When Noura al-Ameer exchanged looks with the Syrian government representatives in Switzerland, she felt as though she was looking into the eyes of her interrogators in prison.
The 26-year old anti-government activist was detained for six months in some of Syria’s most notorious prisons in Damascus and Homs before her release in late 2012.
She is now the vice-president of the opposition delegation trying to negotiate a peace deal with representatives of President Bashar al-Assad’s government, whose forces arrested her at a bus station in the Syrian capital.
“When we met the regime delegation, they were staring at us. I looked back at them with complete contempt,” she told Al Jazeera from the city of Montreux, where the rival delegations met face-to-face during the peace conference’s preliminary session for the first time since the conflict in Syria began three years ago.
“These people are coming here to defend the president who detained me and many of my friends,” Al-Ameer, with a colourful headscarf framing her calm face, said.
“They are here to defend the person who killed some of my friends, the youth who were supposed to build Syria,” she adds, as her voice trembles. Tears form in her eyes.
Tortured in jail
Al-Ameer was what Syrian opposition activists would call, “a revolutionary of the trenches”. She was a hands-on activist in her city, Homs. She participated in protests against Assad, coordinated opposition activities, and distributed relief aid.
She and her network of activists were arrested in May 2012. Thrown into a notorious jail run by the military intelligence, al-Ameer was then moved to the infamous Adra prison on the outskirts of Damascus, before she spending the last few months in a Homs prison.
When asked if she was tortured she waved her hand in indifference and said: “Only with electricity and cables. I don’t think it’s appropriate to talk about my torture because it is nothing compared to what my other female detainees are now enduring.
“Since my release, the regime has really stepped up torture in prisons; [it] began using creative methods against detainees, especially women.”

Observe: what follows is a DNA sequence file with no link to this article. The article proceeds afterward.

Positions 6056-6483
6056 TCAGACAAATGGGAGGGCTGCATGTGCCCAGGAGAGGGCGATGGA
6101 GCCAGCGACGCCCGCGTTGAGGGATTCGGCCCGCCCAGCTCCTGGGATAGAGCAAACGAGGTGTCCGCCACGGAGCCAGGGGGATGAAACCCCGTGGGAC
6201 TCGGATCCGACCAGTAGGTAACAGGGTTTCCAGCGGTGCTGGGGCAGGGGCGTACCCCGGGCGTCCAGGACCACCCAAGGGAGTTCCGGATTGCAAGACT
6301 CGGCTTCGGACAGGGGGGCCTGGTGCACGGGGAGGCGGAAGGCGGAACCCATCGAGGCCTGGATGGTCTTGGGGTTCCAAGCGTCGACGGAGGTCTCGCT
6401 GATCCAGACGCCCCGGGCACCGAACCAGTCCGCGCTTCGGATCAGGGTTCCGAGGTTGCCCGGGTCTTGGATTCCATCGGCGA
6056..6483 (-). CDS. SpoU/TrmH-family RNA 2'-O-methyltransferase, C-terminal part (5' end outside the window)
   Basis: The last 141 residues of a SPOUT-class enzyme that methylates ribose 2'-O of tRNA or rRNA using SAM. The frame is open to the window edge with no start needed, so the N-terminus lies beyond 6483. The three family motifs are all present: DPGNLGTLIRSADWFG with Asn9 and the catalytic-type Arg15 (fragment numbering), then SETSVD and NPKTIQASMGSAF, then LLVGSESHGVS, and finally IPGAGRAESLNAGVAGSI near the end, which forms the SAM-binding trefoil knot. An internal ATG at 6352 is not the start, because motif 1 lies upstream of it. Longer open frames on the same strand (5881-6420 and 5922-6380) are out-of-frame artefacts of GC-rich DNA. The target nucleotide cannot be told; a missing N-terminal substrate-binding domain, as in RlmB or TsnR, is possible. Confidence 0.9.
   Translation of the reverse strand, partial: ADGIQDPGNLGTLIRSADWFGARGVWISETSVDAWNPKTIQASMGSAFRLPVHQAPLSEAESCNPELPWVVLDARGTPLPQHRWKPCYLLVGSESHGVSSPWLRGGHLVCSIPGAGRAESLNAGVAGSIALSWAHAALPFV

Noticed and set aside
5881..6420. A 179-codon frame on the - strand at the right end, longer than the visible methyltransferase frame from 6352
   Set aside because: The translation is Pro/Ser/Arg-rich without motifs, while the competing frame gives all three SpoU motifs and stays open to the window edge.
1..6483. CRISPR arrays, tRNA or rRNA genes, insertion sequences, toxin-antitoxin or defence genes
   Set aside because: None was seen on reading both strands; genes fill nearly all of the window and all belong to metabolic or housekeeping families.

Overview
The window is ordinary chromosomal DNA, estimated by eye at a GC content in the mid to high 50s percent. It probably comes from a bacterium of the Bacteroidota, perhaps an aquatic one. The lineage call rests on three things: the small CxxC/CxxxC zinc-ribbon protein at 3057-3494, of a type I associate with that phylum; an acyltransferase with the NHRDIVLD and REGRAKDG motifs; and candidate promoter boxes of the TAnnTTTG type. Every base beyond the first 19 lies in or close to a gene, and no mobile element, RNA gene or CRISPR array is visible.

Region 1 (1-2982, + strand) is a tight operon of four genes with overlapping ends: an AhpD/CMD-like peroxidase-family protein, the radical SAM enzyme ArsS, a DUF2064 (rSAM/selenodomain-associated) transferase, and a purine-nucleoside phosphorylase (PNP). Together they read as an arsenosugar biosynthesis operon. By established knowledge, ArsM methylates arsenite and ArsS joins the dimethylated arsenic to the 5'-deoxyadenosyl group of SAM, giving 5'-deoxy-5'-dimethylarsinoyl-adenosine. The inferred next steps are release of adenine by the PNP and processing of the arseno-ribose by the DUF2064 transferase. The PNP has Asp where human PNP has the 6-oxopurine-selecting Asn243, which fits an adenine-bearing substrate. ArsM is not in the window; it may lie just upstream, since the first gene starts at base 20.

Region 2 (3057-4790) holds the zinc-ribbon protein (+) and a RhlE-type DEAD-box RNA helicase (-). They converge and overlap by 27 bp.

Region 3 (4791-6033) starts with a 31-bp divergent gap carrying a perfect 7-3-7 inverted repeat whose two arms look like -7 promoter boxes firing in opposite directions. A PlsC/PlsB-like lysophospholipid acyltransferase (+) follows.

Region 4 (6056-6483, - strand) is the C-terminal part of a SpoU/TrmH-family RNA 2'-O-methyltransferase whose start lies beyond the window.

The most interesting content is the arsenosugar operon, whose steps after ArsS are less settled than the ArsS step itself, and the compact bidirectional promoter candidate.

Al-Ameer’s release followed a huge social media campaign by her friends and repeated calls from humanitarian organisations.
She left to Turkey and continued her activism near the Syrian border after being freed.
As the Syrian National Coalition, the main opposition bloc, expanded its membership, al-Ameer joined the Western-backed group in May 2013. The young woman is a fresh face in a Coalition dominated by men in their 40s and 50s. Unlike the imprisoned revolutionary, many of the men in Geneva have little experience in on-the-ground activism.
It was an unusual move for a “revolutionary of the trenches” to join the Coalition, which is accused of being detached from struggles on the ground. Many rebels and activists perceive the SNC as a tool for the West and its regional allies. Members of the bloc are often dubbed “hotel revolutionaries” as they frequently attend lavish conferences in luxury 5-star resorts. It’s a striking contrast to the misery faced by average Syrians.
“I was sick of this negativity, of people criticising the Coalition instead of fixing it,” she said, sitting at the piano bar of Royal Plaza hotel on the shores of Lake Geneva. “So I decided to join it, because our revolution should be represented everywhere. I also want the face of the revolutionary women to be represented.”
The Syrian National Coalition is also accused of inefficiency and many groups on the ground rejected its authority as a “representative of the revolution”.
“The revolutionary work is fast paced. It is the gate to achieving the impossible. Political work, however, is a slow process and it only moves within the sphere of the possible,” al-Ameer said. “This is why so many activists on the ground are frustrated with the Coalition. They are expecting it to move as fast as they do, and this is understandable.”
The selection of al-Ameer to the opposition delegation may give the negotiating team some credibility in the eyes of activists on the ground, considering her history of struggle and suffering.
The delegation is meeting government representatives in Geneva amid general sentiments of indignation from rebels and civil activists in Syria who insist that talking to Assad’s officials is “a betrayal of the blood” of those killed by the regime.
But al-Ameer hopes talks can help alleviate the suffering of people in her country.
The ongoing negotiations are based on the Geneva communiqué, which lays out a political transition plan for Syria, calls for an end to fighting, and the creation of humanitarian corridors to besieged areas.
The opposition delegation is currently pushing for aid access to besieged areas in al-Ameer’s city, Homs.
“I am not here to make peace with the regime. I am here to fight for our rights and to do something for the suffering people, to help Syria become free without the regime of Assad,” she said.
“The political battle is no less important than the military battle. And this is a battle I want to fight until the end.”
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